After you file for divorce, a joint bank account you share with your spouse is considered to be marital property by the courts in Wisconsin. Any funds in the account are considered to be shared and owned by both parties, even if one of the spouses made each deposit. Because the funds are shared, the money is typically divided during a divorce unless a pre- or post-nuptial agreement is in place. It can be illegal for one spouse to empty out the account without notifying the other party, which often leads to legal repercussions. A judge may also limit the access each spouse has to the account during the divorce proceedings.
How to protect yourself in a divorce
You can still protect your assets before filing for divorce by opening a new checking account that your spouse doesn’t have access to and is only in your name. Consider switching your direct deposit to a new account. Understand the law in advance to avoid doing anything illegal and avoid hiding any assets.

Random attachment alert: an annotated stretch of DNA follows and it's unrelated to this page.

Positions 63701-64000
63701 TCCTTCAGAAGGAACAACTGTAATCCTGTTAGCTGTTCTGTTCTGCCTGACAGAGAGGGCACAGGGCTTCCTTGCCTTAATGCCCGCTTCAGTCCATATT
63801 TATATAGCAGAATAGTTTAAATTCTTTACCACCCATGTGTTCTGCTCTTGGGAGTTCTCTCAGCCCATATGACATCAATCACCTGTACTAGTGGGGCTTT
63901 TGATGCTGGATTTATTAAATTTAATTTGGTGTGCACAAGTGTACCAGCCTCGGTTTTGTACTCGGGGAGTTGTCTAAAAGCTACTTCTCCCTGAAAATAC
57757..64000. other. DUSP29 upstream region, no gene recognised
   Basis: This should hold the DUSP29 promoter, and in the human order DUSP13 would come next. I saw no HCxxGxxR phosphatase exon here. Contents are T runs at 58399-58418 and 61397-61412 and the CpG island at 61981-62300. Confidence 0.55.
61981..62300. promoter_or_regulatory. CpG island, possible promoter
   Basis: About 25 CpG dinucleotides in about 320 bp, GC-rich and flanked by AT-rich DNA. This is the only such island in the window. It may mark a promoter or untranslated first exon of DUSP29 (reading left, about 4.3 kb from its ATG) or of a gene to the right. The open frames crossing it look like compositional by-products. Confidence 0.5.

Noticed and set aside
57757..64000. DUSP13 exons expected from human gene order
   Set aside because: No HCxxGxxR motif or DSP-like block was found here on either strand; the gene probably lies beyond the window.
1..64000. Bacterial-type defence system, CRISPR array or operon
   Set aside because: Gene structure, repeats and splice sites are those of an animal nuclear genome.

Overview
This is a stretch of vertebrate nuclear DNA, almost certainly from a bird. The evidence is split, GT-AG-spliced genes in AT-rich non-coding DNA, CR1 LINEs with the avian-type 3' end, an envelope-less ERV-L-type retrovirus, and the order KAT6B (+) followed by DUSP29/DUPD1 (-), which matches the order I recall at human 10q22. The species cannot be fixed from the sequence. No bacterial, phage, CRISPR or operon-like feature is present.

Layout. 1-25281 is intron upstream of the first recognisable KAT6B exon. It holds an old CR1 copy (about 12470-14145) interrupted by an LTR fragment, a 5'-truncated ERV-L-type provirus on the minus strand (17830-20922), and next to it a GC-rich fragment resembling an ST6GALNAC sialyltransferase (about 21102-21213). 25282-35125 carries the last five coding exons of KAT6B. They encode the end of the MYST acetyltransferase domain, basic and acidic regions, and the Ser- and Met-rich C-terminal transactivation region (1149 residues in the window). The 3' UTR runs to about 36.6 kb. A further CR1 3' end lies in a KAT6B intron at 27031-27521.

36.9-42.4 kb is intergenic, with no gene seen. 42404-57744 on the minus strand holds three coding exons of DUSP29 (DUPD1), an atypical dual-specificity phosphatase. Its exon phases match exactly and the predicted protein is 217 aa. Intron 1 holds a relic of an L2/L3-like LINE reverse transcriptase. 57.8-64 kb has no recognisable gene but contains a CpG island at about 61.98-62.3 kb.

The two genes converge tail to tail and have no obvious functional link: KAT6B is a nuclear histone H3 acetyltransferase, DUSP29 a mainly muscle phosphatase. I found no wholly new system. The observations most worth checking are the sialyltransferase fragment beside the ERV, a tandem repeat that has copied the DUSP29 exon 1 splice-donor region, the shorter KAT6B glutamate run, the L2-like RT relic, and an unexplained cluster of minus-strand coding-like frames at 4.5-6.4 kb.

Take note of all the assets you own, and photograph or film everything to have proof. You may also want to change any beneficiaries on your life insurance policy and living trust to ensure your children or sibling receives your inheritance after you divorce.
Who can you contact for legal assistance?
If you plan to file for divorce, contact a divorce attorney who has experience handling similar cases and can inform you of your rights. The legal professional will guide you in the right direction with the necessary steps to take and can help you avoid common mistakes. You can also contact an attorney regarding matters related to child custody, alimony, and creating parenting plans.